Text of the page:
He was succeeded by his only surviving child Charlotte, Baroness Strange, and her husband, John Murray, who, in right of his wife, became Lord of Man.

John Murray (b. 1729, d. 1774) was the eldest son of Lord George Murray, fifth son of John, second Marquis and first Duke of Atholl, and his wife Amelia, only daughter of James Murray, of Glencairn and Strowan. Though he was the nearest finale heir to the dukedom, yet, as his father had been forfeited, he " deemed it advisable " 35 to petition the king that his claim to it might be allowed. The petition was referred by the king to the House of Lords, who, on February 7, 1764, resolved that he had a right to the title.35 He and his wife are chiefly remembered in the Isle of Man by their connexion with the Act which revested the sovereignty of Man in the English Crown-the " Revesting Act," as it is called. This important event, which forms one of the most memorable epochs in Manx history, was the result of the determination of the English Government to put a stop to the injury done to the revenues of the Crown by the smuggling trade that was so extensively carried on in the island. We propose giving a detailed account of the smuggling in the next chapter, confining ourselves in this chapter to tracing the course of the negotiations which led to the passage of the Act referred to. On July 25, 1764, a proposal was made to the duke by the prime minister, George Grenville, to treat " for the purchase of the Isle of Man, 36 or of such part of the rights claimed by your Grace in the said Island, as it shall be found expedient to vest in the Crown, for preventing that pernicious and illicit trade which is at present carried on between the said Island and other ports of His Majesty's dominions, in violation of the laws, and to the great diminution and detriment of the revenues of the kingdom."37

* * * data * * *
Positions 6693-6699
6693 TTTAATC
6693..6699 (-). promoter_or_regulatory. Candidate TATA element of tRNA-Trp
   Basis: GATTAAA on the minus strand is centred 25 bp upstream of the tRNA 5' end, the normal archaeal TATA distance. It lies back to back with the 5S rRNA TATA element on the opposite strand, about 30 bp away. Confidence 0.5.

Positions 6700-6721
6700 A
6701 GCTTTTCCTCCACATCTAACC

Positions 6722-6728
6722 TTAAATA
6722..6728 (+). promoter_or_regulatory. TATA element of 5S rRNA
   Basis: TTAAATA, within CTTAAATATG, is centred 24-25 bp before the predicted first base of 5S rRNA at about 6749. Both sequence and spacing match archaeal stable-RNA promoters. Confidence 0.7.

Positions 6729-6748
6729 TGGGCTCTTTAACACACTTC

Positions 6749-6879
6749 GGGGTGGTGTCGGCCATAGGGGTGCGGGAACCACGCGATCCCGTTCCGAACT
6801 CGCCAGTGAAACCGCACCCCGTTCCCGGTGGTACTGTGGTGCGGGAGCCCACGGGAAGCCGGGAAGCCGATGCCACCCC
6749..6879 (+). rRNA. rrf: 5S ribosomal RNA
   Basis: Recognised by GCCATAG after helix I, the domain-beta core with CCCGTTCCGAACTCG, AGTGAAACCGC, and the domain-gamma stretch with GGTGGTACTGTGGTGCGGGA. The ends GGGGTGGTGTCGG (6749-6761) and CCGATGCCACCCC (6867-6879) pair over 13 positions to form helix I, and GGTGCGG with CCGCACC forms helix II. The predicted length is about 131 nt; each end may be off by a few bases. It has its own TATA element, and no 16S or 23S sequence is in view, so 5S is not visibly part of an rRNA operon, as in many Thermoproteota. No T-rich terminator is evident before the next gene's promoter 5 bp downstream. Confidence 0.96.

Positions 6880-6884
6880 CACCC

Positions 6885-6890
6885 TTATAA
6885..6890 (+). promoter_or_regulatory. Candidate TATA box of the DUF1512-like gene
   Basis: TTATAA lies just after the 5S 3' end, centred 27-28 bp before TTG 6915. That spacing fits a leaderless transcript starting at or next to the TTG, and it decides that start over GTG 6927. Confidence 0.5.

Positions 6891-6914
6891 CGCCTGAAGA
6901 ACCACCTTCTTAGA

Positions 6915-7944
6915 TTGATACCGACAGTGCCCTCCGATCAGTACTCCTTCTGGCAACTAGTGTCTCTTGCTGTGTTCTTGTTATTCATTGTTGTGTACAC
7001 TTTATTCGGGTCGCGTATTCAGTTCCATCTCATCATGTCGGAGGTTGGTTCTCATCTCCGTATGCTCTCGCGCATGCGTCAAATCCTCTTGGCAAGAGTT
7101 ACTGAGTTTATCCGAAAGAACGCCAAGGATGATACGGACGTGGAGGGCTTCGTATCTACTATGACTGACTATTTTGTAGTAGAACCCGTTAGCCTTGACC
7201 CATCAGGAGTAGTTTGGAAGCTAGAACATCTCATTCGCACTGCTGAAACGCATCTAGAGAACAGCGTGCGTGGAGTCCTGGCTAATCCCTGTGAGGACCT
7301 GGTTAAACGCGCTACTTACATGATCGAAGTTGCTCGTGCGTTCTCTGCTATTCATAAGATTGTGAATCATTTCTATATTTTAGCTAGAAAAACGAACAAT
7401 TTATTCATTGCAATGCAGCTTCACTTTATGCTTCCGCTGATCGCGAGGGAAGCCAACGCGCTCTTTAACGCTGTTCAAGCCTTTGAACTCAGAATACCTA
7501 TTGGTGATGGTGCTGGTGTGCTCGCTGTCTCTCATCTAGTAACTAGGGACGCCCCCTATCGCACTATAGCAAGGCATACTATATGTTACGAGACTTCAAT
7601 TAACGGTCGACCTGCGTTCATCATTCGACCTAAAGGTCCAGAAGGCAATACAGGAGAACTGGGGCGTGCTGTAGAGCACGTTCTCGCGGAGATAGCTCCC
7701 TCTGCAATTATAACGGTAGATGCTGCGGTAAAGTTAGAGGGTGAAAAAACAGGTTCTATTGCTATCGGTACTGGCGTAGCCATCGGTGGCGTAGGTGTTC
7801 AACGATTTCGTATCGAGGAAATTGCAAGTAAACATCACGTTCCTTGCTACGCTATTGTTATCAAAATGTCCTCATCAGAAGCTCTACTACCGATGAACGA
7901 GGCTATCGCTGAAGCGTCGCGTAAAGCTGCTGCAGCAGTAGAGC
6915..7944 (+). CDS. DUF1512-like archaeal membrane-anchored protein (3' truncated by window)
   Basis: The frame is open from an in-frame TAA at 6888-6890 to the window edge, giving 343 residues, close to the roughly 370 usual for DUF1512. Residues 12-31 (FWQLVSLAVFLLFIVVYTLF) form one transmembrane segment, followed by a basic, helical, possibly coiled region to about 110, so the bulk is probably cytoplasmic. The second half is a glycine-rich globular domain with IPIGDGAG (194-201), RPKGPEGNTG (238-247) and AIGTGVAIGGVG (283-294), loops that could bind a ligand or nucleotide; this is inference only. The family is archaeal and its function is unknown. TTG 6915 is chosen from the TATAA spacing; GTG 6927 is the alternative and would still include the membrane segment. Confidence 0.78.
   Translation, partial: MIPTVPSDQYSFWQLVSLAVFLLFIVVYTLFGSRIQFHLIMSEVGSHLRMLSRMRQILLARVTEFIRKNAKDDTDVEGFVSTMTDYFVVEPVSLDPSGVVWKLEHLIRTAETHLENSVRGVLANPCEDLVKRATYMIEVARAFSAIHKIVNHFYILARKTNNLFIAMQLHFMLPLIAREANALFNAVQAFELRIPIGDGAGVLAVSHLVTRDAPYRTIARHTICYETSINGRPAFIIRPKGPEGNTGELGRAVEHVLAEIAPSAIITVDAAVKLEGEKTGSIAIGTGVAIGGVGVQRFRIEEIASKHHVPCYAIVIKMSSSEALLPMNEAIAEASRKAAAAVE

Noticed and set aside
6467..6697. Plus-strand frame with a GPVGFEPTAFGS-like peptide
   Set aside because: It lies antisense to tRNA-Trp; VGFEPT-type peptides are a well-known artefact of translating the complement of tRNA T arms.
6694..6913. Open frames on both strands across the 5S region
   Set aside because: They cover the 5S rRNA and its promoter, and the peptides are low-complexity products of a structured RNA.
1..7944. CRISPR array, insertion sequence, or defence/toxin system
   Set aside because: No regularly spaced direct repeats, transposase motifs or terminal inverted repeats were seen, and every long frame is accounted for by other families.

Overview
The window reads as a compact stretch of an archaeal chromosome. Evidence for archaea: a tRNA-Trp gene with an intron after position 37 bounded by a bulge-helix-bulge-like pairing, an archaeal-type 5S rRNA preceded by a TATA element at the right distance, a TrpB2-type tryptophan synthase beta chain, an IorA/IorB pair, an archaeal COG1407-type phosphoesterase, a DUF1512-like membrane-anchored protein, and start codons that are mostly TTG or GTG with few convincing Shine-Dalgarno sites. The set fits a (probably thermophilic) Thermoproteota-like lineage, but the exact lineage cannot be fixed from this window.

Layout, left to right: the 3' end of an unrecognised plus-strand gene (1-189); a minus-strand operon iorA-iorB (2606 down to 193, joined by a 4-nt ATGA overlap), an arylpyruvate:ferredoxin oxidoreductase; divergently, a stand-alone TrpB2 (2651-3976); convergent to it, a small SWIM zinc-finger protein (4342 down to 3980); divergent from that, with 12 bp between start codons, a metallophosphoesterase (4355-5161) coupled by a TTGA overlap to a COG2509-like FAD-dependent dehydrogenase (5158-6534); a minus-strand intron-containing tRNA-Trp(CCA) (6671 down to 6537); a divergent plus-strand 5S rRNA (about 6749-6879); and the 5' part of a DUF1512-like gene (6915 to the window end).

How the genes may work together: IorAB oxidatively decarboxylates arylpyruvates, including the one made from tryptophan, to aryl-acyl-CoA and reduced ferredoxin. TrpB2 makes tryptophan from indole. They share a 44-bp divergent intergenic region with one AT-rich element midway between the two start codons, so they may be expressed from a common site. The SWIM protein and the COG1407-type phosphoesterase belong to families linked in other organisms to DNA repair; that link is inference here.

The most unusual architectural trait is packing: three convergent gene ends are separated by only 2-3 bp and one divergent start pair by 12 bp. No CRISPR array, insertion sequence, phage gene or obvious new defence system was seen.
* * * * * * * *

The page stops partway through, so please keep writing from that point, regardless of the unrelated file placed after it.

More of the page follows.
He also informed him that the House of Commons had enquired what steps had been taken to put an end to the smuggling, and that the Ministry had, therefore, reason to expect that he would " pursue every legal method for the prevention of this evil."37

He further intimated that they were willing to receive a proposal from him stating what portion of his property and rights he was disposed to sell and what value he placed upon them; and he concluded with a threat that, if the duke did not comply with their wishes, they might then pursue " such other measures as we shall think our duty to the public requires of us."37